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[bog-uh l] /ˈbɒg əl/
verb (used with object), boggled, boggling.
to overwhelm or bewilder, as with the magnitude, complexity, or abnormality of:
The speed of light boggles the mind.
to bungle; botch.
verb (used without object), boggled, boggling.
to hesitate or waver because of scruples, fear, etc.
to start or jump with fear, alarm, or surprise; shrink; shy.
to bungle awkwardly.
to be overwhelmed or bewildered.
an act of shying or taking alarm.
a scruple; demur; hesitation.
bungle; botch.
Origin of boggle1
First recorded in 1590-1600; perhaps from boggle2
Related forms
bogglingly, adverb Unabridged
Based on the Random House Dictionary, © Random House, Inc. 2018.
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Examples from the Web for boggled
Contemporary Examples
Historical Examples
  • He boggled slightly as he came to the "adjective," but got over it safely.

  • Ludovic boggled horribly at this; but they accorded at last.

    Little Novels of Italy Maurice Henry Hewlett
  • I am above concealing my sentiments, though I have boggled at uttering them.

    Mary Wollstonecraft Elizabeth Robins Pennell
  • When she had gone on to explain, The Guesser's mind had boggled at her audacity—at first.

    But, I Don't Think Gordon Randall Garrett
  • First of all you were going to marry the widow; you boggled that.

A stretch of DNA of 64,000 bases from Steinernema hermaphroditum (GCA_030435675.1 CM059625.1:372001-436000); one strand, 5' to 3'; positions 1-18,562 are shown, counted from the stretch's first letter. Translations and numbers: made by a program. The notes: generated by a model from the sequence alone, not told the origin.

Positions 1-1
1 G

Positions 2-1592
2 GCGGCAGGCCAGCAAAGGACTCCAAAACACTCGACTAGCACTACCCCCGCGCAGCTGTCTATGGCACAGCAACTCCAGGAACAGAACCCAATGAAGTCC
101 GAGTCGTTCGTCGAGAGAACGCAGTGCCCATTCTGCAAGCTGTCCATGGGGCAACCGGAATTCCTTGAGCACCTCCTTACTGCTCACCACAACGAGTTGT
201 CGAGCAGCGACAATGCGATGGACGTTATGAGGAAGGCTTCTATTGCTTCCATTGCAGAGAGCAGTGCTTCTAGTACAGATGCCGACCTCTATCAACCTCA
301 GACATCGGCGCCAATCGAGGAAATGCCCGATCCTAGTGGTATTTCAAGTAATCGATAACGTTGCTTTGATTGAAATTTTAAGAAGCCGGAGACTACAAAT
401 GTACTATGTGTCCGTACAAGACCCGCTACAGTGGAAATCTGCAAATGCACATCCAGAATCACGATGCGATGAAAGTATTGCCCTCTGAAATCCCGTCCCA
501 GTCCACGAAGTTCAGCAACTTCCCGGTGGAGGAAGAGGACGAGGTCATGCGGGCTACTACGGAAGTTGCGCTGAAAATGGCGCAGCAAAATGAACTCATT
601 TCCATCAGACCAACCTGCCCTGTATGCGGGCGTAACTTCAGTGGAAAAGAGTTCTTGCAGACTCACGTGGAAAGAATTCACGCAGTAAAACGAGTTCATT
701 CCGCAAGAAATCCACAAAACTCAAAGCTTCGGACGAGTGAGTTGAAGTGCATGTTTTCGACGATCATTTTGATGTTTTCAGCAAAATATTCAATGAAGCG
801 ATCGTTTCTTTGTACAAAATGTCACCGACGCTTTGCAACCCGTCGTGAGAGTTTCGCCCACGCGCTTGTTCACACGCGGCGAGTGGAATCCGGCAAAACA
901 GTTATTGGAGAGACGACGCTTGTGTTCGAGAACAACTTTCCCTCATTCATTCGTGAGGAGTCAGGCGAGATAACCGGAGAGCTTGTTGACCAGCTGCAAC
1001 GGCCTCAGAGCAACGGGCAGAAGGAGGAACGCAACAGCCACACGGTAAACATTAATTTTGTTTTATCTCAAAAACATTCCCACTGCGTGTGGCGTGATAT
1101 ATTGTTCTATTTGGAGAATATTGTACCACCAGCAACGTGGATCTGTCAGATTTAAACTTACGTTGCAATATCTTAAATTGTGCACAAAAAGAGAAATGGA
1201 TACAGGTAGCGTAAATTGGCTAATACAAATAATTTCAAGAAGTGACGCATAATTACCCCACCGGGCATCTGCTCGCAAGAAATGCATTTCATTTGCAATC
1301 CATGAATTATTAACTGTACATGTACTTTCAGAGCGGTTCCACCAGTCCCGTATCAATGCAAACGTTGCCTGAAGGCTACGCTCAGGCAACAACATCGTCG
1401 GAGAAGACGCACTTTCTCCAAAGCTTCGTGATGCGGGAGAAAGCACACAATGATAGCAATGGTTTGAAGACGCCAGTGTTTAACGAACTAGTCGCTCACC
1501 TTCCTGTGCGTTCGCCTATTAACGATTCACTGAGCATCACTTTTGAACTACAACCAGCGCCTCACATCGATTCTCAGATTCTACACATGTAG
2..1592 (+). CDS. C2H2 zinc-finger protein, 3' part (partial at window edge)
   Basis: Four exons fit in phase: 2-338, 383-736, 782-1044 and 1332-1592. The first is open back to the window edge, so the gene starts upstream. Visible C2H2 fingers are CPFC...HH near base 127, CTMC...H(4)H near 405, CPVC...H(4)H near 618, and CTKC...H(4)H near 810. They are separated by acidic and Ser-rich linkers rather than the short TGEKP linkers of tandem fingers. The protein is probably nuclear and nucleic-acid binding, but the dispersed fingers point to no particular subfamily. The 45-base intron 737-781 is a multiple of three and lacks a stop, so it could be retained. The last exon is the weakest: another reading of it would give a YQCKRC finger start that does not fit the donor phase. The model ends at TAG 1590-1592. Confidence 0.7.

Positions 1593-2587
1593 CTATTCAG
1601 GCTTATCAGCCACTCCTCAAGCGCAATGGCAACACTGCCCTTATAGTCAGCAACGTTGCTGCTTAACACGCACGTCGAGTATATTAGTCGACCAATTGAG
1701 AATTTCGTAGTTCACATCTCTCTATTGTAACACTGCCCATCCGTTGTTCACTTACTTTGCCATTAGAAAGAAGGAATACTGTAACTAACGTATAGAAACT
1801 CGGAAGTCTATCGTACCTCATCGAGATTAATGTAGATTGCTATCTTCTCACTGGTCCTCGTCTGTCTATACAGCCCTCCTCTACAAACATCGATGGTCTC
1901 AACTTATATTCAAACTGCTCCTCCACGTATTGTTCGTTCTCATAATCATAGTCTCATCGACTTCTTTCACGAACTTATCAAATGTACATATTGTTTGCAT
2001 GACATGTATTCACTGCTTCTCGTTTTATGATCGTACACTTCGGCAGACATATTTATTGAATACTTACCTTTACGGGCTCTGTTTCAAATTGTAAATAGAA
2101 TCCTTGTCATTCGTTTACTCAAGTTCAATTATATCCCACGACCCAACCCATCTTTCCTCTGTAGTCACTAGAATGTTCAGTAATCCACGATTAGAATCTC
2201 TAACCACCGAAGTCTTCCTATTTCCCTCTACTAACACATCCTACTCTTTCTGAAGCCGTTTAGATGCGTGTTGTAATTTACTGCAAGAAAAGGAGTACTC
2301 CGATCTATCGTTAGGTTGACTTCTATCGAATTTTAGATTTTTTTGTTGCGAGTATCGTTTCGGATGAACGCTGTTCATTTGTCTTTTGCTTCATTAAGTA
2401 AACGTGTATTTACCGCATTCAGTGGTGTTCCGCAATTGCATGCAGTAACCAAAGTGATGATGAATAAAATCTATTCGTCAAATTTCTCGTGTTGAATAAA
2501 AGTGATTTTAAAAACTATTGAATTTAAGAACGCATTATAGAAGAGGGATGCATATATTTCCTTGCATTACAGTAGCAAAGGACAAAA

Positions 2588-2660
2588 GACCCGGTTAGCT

Roger Ingleton, Minor Talbot Baines Reed
  • I boggled about it at first, and thought it was a regular blind lead.

    The Peril Finders George Manville Fenn
  • But he boggled when the boys appeared with cases of dynamite on their shoulder.

    The Flaming Mountain Harold Leland Goodwin
  • Kern boggled a good deal over the answer to this, but finally got it out.

    V. V.'s Eyes

    Henry Sydnor Harrison
British Dictionary definitions for boggled


verb (intransitive) often foll by at
to be surprised, confused, or alarmed (esp in the phrase the mind boggles)
to hesitate or be evasive when confronted with a problem
(transitive) to baffle; bewilder; puzzle
Word Origin
C16: probably variant of bogle1
Collins English Dictionary - Complete & Unabridged 2012 Digital Edition
© William Collins Sons & Co. Ltd. 1979, 1986 © HarperCollins
Publishers 1998, 2000, 2003, 2005, 2006, 2007, 2009, 2012
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Word Origin and History for boggled



1590s, "to start with fright" (as a startled horse does), from Middle English bugge "specter" (among other things, supposed to scare horses at night); see bug (n.); also cf. bogey (n.1). The meaning "to raise scruples, hesitate" is from 1630s. Related: Boggled; boggling.

Online Etymology Dictionary, © 2010 Douglas Harper
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